Kaseya has acquired Graphus, a maker of email security and phishing defense software.
The IT management solutions vendor announced the news at the start of its 2020 Connect IT conference, which takes place online this week. Terms of the transaction, which closed five months ago, were not disclosed.
The Graphus platform, which Kaseya has integrated with other products in its growing security portfolio, offers MSPs a potent defense against a significant threat as well as a new revenue-producing service to sell, according to Kaseya CEO Fred Voccola.
“We think that our MSPs can do some serious, good work with it and make some money in the process,” he says.
The Graphus solution, which protects both Microsoft Outlook Online and Google Gmail inboxes, uses artificial intelligence technology named TrustGraph to create user-by-user profiles of trusted email relationships based on an analysis of 50 attributes of an employee’s communications. The system then compares incoming messages to those profiles to determine how much danger they pose.
A feature called EmployeeShield places a large warning banner atop suspicious emails. A second feature called Phish911 proactively quarantines potentially hazardous messages for further investigation before they reach intended recipients.
Unlike some phishing security products, the Graphus solution doesn’t require users to deploy a gateway appliance or modify network settings. “It’s super simple to install and use,” says Voccola, adding that the system is significantly less expensive than appliance-based products too.
The product’s dashboard provides graphical, real-time metrics on email security. An associated reporting tool lets MSPs display that information on customer-ready reports.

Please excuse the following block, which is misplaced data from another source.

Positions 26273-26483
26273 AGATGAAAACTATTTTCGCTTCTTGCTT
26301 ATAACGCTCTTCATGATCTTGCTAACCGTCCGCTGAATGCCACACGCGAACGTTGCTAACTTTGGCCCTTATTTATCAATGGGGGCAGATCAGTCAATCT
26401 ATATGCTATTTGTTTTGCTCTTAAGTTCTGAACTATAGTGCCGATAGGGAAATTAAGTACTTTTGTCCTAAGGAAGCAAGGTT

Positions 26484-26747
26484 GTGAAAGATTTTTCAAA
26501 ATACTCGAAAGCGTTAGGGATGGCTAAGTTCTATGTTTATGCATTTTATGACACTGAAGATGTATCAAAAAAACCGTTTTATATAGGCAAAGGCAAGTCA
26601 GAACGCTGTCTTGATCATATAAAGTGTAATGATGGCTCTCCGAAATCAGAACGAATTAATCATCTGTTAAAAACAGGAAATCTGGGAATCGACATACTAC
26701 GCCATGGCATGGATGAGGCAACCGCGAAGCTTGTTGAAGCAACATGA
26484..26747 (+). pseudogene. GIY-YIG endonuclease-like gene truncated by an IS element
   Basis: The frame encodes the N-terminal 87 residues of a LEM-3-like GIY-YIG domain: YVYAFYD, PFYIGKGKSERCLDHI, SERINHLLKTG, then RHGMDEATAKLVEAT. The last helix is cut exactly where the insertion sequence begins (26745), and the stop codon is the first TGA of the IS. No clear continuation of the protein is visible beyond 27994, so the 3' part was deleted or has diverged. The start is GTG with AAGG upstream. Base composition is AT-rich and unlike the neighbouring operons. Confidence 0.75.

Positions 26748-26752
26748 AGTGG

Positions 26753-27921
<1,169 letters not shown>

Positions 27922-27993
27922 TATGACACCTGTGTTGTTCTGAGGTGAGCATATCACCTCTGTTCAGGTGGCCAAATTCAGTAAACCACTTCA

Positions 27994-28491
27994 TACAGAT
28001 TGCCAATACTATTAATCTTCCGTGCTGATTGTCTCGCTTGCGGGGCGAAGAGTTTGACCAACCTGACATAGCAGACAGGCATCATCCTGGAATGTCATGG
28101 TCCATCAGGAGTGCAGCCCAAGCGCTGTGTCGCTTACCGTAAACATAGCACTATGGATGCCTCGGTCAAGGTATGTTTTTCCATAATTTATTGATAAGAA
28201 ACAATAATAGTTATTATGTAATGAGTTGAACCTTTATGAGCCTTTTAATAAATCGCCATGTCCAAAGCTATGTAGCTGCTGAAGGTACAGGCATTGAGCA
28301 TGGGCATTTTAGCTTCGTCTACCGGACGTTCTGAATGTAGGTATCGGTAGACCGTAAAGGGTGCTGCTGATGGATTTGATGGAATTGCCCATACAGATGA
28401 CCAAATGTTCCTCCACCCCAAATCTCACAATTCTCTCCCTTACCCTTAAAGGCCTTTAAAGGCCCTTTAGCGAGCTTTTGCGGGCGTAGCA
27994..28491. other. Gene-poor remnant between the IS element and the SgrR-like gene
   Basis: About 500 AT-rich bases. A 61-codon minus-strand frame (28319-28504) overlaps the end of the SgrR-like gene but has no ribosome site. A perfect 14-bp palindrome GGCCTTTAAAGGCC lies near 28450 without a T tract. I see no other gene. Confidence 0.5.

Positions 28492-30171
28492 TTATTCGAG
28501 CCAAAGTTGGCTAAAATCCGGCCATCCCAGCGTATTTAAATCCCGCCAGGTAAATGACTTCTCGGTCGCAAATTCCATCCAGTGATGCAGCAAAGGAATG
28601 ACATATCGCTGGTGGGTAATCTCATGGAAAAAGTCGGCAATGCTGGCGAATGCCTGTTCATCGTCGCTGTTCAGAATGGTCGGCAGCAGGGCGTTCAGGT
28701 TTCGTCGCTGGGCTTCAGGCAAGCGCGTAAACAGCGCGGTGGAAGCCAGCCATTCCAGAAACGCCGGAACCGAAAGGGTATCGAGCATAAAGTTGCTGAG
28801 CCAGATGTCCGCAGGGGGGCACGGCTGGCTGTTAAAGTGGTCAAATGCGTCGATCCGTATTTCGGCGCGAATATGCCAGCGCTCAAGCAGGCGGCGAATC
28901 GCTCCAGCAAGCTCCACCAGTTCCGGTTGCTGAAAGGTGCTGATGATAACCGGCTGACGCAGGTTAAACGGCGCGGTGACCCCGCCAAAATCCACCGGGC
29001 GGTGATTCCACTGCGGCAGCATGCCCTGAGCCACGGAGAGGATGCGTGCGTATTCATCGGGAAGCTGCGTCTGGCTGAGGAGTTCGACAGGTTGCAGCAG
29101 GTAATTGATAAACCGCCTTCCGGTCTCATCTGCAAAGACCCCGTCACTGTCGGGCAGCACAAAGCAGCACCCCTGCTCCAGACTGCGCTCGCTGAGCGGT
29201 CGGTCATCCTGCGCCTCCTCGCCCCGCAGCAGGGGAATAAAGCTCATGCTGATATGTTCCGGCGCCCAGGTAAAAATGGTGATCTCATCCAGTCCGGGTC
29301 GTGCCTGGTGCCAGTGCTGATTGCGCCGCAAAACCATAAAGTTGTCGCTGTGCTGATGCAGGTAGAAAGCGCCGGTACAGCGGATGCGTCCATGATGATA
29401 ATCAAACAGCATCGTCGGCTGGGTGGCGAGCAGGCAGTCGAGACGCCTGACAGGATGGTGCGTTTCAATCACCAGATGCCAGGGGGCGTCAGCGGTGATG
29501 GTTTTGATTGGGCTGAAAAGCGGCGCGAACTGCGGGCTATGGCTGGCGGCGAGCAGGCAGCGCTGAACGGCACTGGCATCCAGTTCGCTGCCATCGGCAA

Kaseya used the five months since purchasing Graphus to integrate its software with ID Agent’s Dark Web ID dark web monitoring service and BullPhish ID security awareness training tool. Kaseya announced its acquisition of ID Agent at last year’s Connect IT event.
Additional integrations with Kaseya solutions are currently in development, according to Voccola, who says that connections to cloud-to-cloud backup offerings for Office 365 and Gmail from the company’s Spanning subsidiary are “weeks away”.
Graphus joins the Kaseya family of brands at a time when threat actors are aggressively executing phishing-led attacks designed to exploit fears and confusion created by the coronavirus pandemic. Ransomware strikes alone jumped 109% on a year-over-year basis in the U.S. during the first half of 2020, according to data from security vendor SonicWall.
Kaseya first discovered Graphus through its internal IT department, which was looking for a defense against mounting business email compromise attacks. “We were getting dozens of very sophisticated and very good phishing attempts,” Voccola says, noting that some of them contained typos and spelling errors he often makes when writing too fast. The decision to buy the company came some 10 months after Kaseya deployed the Graphus solution internally.
“It’s just really good belt and suspenders stuff that’s needed,” Voccola says.
Like most of the companies Kaseya acquires, Graphus will operate as an independent subsidiary going forward. Manoj Srivastava, the company’s co-founder and CEO, will continue to lead the organization.
Beyond Graphus, ID Agent, and Spanning, other Kaseya subsidiaries with security products or related technology for backup and disaster recovery include RapidFire Tools and Unitrends.
ID Agent shipped a new identity and access management solution named Passly in April. That system is based on technology from Scorpion Software, the security vendor Kaseya acquired in 2014.
Kaseya, which is currently owned by private equity investors Insight Partners and TPG, has an initial public offering in the works for early 2021.